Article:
The President’s Budget Proposal: Jobs, Jobs, Jobs

This commentary first appeared in Spotlight on Poverty and Opportunity.

The pressing importance of jobs and economic growth – rather than the misplaced obsession with austerity – finally seems to be gaining recognition inside Washington. President Obama illustrated this renewed focus in his State of the Union address, emphasizing the need to “do more to make sure our economy honors the dignity of work, and hard work pays off for every single American.” The president’s fiscal year 2015 budget, released this month, builds off these ideas. It provides a robust vision for building a sustainable platform for economic growth with shared prosperity and security.

These priorities are front and center in the budget. The president proposes an additional $28 billion in nondefense discretionary funding (plus $28 billion in defense spending) in 2015. Much of this new spending – offset by the closing of tax loopholes – would focus on improving the well-being of low- and middle-income Americans through job creation and making work pay (wages have been stagnant since 2000).

A major budgetary focus is getting people back to work, with a particular emphasis on helping the long-term unemployed re-enter the workforce. Such assistance is desperately needed. Research by the Boston Federal Reserve showed that employers were extremely unlikely to call back job seekers who had been out of work for at least six months, even if their qualifications were better than other applicants’.

To boost overall hiring of workers, the president would allocate significant funding for infrastructure improvements, creating immediate employment opportunities in the construction industry as well as enhancing future productivity. And to both provide an economic boost and combat needless suffering by those struggling to find a job, the president would extend Unemployment Insurance (UI) to the over one million workers who lost benefits when the emergency UI program was allowed to expire. These investments are especially critical at a time when the economy is still struggling from a lack of demand.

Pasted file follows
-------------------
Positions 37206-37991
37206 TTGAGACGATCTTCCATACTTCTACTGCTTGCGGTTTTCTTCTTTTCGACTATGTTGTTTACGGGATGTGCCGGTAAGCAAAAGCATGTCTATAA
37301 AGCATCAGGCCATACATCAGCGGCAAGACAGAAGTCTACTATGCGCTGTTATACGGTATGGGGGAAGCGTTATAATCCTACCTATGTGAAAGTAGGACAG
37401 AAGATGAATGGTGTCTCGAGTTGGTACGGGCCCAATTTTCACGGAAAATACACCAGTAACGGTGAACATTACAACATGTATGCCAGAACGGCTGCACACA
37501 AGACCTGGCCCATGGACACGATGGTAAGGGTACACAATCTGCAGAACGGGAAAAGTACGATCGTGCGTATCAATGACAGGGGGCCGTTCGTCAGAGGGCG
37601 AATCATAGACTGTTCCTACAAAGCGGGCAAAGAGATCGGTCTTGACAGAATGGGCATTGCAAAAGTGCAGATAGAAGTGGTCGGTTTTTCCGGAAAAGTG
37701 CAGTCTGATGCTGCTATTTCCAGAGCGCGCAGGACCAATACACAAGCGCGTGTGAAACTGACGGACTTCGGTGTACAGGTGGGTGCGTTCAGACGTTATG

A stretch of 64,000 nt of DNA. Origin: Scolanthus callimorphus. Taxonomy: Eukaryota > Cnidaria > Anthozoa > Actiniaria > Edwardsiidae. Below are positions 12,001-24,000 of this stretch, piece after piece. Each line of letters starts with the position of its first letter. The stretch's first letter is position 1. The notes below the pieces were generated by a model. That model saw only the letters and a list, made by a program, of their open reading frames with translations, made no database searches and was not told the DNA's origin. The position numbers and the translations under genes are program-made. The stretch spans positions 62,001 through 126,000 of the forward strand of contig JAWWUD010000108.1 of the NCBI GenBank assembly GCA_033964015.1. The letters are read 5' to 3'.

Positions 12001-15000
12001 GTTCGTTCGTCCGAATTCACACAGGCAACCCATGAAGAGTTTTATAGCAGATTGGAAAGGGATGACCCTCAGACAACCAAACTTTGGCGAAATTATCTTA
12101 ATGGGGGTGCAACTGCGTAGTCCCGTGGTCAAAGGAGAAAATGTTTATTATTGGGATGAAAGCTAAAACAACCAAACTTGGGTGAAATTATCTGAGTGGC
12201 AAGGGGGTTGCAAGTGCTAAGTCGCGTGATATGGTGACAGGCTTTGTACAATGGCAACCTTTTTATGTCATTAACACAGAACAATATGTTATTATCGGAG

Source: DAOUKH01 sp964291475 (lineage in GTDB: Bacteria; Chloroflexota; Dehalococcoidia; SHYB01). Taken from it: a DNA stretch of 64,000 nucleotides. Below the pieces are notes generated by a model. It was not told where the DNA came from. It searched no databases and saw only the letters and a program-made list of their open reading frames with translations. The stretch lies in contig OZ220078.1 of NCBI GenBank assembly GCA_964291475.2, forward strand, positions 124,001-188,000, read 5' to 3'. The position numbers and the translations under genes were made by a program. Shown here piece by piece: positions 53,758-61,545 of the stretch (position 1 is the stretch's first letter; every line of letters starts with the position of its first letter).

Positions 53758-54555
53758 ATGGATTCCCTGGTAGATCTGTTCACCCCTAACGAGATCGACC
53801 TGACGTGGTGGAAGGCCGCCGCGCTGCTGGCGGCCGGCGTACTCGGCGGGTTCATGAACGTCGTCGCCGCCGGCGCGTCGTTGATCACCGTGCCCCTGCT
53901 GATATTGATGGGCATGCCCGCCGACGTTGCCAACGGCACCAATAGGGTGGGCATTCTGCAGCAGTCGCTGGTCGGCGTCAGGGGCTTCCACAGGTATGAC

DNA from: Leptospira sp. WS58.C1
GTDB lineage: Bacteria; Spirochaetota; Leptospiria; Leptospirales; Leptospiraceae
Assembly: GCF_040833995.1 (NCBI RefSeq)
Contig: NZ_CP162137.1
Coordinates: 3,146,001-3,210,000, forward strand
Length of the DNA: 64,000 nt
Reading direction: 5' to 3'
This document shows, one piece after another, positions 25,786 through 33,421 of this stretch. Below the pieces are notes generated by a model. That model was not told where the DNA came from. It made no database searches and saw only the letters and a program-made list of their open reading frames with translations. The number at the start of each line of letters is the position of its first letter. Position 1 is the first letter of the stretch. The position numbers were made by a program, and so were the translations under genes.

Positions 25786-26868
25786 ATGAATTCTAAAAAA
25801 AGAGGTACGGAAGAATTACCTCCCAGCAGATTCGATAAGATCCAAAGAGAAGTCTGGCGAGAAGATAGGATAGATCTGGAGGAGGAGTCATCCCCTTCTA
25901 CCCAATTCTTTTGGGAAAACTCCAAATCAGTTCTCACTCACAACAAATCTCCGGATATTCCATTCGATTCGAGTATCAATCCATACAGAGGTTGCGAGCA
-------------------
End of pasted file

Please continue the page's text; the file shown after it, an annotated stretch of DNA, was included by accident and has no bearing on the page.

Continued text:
Beyond creating new employment opportunities, the president wants to ensure that work pays off for all Americans. The budget includes an expansion of the Earned Income Tax Credit (EITC) for childless workers, raising the maximum benefit available from $500 to $1000, and lowering the eligibility age from 25 to 21. Such a change would help fill one of the most glaring holes in our social safety net. As I have explained in previous research, childless workers are currently “the sole group that the federal tax system taxes deeper into poverty.”

While not part of the official budget, the president also reiterates his request that Congress pass legislation to increase the minimum wage to $10.10 per hour (close to its late 1960s inflation-adjusted level). A minimum wage increase coupled with an expansion of the EITC would increase work effort and after-tax earnings for lower-income workers. Additionally, the budget provides increased support to the Labor Department to combat wage theft by employers (such as an employer not paying overtime). Such protection at the federal level is crucial, given that conservative state legislatures across the country have been pushing new legislation that limits workplace protections and makes it harder for employees to recover lost wages.

The strength of the budget proposal also stems from what was left out. A notable omission is the proposal of indexing Social Security benefits to the chained Consumer Price Index—a policy that would slowly erode the buying power of Social Security benefits, especially for retired and disabled workers. A better policy proposal, and one not included in the budget, would be to index benefits to a price index that better tracks the consumption patterns of the elderly, ensuring that working households can retire with dignity.

For the tens of millions of marginalized Americans – from the long-term unemployed to the working poor – the president’s budget would be a welcome step in removing the barriers preventing them from moving up into the middle class. Now it’s Congress’s turn to act.

  • benleet

    Not many jobs is a better title. Robert Pollin at UMass/Amherst has been calculating the cost of direct job creation, and in a 2011 paper estimates that $1 billion in defense spending creates 11,200 jobs, and therefore $28 billion would create 313,000 jobs. A billion in clean energy creates 16,800, so $28 billion would create 470,000. This won’t make a dent in the unemployment rate with about 20 million looking for work or dropped out of the labor market.

    The Congressional Progressive Caucus in 2013 proposed $700 billion for 3 years, $2.1 trillion total. That would create 11 million workers in clean energy each year.